Now, there are enough signs that Moldova’s economy has mainly adapted to the market conditions: major part of GDP (more than 70%), industrial and agricultural output, constructions, as well as services (including transport and telecommunications) are being provided by private sector; unemployment rate (under the ILO methodology) became steady at 6-7%; household incomes and consumption grow. Share of the population with incomes less than 2.15 USD per day decreased by 1/3 (about 40% in 2004). It is important, that these changes have also had positive influence on dynamics of the Human Development Index used by the UN. So, if in 1990 the HDI for Moldova was 0.736 and it worsened down to 0.673 in 2000 there was registered an increase in HDI to 0.700 during the last years. The positive dynamics for Gini coefficient and social inequality decrease is outlined too.
At the same time, the range of problems requiring solution became more manifest: improving quality of economic growth, provision of comfortable environment for entrepreneurship and investments, elimination of mass labor migration, pro-poor targeting of social assistance, raising the quality of governance and counteracting the “takeover” of the state by business groups feeding corruption in the administrative system. These unsolved problems and slow course of structural reforms restrains modernization of the economy and promotion of its competitiveness and achievement of sustainable socio-economic development.
Realities of 2004
On the whole, 2004 was successful for Moldova’s economy, if judging by such indicators as:
The majority of these tendencies were of the positive orientation over the whole last five years. And it favored the growth of social optimism. At the same time, there is a changeable balance of positive and negative circumstances in the Moldovan economy (see Graph 1), which has showed through the realities of 2004 well:
Problem of the quality and sustainability of economic growth became the central topic of political discussions in 2004. The President has also contributed to this by setting a task for the Parliament and the Government to “proceed to reforms of the new type”. In harmony with this, “sustainable and socially-oriented development” has been established as the main reference point of the Economic Growth and Poverty Reduction Strategy (2004-2006). It was acknowledged that “the quality of economic growth in Moldova is affected by unbalanced structure of the economy, by mono-structural export, and by low investment in fixed capital. Such a growth paradigm does not provide a basis for the sustainable growth needed to reduce poverty… To change the paradigm and quality will require mobilization of new resources and factors of growth…”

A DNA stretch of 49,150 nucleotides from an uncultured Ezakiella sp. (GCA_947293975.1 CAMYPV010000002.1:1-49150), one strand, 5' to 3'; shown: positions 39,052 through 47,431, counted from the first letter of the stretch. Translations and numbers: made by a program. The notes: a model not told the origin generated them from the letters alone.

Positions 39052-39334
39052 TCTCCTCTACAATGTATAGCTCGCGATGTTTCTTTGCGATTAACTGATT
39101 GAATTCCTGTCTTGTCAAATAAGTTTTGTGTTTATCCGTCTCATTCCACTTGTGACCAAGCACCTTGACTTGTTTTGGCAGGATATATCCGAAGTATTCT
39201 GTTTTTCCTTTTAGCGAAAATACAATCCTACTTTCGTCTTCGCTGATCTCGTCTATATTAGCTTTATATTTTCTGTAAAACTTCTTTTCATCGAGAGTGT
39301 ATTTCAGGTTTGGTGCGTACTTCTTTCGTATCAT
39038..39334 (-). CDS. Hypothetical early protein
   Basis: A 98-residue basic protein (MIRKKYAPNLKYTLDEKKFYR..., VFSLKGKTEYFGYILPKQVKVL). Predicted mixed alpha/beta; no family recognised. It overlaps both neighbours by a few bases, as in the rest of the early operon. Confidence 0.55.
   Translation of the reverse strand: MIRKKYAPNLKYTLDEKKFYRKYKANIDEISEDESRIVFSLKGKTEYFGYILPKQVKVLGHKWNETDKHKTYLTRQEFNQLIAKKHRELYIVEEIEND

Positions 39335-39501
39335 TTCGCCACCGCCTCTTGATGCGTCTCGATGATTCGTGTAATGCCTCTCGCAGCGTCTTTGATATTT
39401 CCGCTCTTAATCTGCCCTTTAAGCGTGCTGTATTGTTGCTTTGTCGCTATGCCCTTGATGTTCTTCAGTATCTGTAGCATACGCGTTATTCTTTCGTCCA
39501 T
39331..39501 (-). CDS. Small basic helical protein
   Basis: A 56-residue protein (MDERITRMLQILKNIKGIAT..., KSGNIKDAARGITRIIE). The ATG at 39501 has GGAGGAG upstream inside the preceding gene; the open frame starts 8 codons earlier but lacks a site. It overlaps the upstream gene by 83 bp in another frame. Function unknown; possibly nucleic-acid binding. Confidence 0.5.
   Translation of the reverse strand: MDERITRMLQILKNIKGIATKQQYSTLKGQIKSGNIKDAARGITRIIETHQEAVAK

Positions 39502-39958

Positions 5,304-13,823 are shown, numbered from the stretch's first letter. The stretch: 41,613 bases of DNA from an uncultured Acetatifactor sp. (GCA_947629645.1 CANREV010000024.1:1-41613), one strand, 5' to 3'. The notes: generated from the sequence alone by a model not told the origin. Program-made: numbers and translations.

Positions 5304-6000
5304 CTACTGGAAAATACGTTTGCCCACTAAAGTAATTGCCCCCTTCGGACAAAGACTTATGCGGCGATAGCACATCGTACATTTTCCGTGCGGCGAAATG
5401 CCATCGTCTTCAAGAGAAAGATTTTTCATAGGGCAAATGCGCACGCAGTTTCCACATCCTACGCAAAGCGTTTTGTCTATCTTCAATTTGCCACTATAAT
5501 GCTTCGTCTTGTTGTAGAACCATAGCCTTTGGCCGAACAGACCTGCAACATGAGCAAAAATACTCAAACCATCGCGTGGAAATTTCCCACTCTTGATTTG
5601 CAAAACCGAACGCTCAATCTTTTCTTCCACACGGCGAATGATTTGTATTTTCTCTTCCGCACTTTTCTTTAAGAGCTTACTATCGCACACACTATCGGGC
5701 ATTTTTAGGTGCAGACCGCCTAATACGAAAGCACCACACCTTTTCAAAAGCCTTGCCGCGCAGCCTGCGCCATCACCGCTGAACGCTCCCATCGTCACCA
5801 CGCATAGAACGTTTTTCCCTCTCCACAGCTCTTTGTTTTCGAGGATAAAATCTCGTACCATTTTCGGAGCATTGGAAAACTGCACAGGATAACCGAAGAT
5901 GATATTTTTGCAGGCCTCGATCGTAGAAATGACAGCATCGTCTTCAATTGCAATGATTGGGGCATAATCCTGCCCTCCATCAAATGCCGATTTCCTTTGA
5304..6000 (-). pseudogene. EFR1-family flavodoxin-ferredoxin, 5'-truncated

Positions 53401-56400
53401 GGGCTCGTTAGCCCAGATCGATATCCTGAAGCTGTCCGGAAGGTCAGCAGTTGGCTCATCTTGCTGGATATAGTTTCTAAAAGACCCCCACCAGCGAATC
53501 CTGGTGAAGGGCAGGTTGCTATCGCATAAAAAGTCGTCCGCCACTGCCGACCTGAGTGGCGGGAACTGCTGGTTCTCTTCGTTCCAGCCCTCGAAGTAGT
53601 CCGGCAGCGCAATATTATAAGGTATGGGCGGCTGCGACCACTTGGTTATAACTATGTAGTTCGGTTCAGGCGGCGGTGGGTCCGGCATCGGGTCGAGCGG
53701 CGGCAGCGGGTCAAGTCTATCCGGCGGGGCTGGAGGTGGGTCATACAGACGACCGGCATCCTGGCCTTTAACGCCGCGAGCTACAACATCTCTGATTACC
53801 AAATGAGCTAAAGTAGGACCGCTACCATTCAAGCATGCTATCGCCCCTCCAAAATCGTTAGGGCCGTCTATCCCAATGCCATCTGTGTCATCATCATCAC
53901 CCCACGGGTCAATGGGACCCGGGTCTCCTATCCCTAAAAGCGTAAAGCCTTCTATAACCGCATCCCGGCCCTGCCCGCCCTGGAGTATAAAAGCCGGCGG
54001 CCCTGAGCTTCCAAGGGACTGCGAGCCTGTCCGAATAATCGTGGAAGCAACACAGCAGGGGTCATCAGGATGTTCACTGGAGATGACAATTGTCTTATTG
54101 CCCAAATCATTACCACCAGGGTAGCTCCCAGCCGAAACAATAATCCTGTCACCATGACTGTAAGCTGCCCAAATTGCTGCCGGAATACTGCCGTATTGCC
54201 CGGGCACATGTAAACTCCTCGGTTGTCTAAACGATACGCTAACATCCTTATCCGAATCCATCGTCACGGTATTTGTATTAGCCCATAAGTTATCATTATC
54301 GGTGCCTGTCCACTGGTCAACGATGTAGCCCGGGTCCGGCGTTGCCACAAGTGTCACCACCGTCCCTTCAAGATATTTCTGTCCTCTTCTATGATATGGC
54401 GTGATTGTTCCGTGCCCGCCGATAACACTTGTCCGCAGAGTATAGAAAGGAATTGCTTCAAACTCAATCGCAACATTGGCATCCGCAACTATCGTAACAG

EU – Moldova Action Plan
Republic of Moldova has become the first country, with the Government of which the European Commission coordinated the Action Plan (February 2005), thereby suggesting Moldova to demonstrate specific progress in Europeanization of the country, in mobilization of new sources and factors of growth within 5 principle components of the plan:
The key element of the EU-Moldova Action Plan is the economic component. What is important, the term of its implementation coincides with the medium-term Economic Growth and Poverty Reduction Strategy, which the Government of the Republic of Moldova agreed with the IMF, World Bank and donor organizations. This increases even more the responsibility of the Government, which has outlined the following progress steps for itself:
Having accepted a decade as a term for approaching the EU, Moldova’s Government sees the following obstacles on this path: imperfect national legislation as compared with the communitarian legislation, absence of appropriate institutions and personnel, slow advancement of the second wave of reforms, and unsettled Transnistrian conflict, as well as “uncertain position of the EU as concerns Moldova’s status as an adherence candidate”. And it is true. Moldova’s European choice has to have a historical perspective.The concept of the “Wider Europe – New Neighborhood” and the EU-RM Action Plan make relations between Moldova and the EU become better-defined. Moldova is to demonstrate that it’s capable of cooperating with the EU and can perform concrete progress in governance and reforms. And Moldova needs support along this way. If the Action Plan for 2005-2007 is implemented successfully the country may benefit from the prospects of closer economic integration, including movement of capital and technology, preferential trade relations, legitimate migration, etc. But a key question is that of finality. Moldova needs hope as a source of strength, it should be recognized as a European country and its European aspirations should be welcomed.
 “Wider Europe – Neighborhood: A New Framework for Relations with our Eastern and Southern Neighbors”, COM (2003), Brussels, 11.03.2003
 “The Path of European Integration as the Main Strategy of the State”, Speech of the President V. Voronin at the 58th session of the General Assembly of UN, N.Y., 23 September 2003
 Economic Growth and Poverty Reduction Strategy (2004-2006), Government of the RM, May 2004, Monitorul Oficial al RM, #5-12, 2005
 Millennium Development Goals of
the Republic of Moldova, Government of the RM, Chisinau, September 2004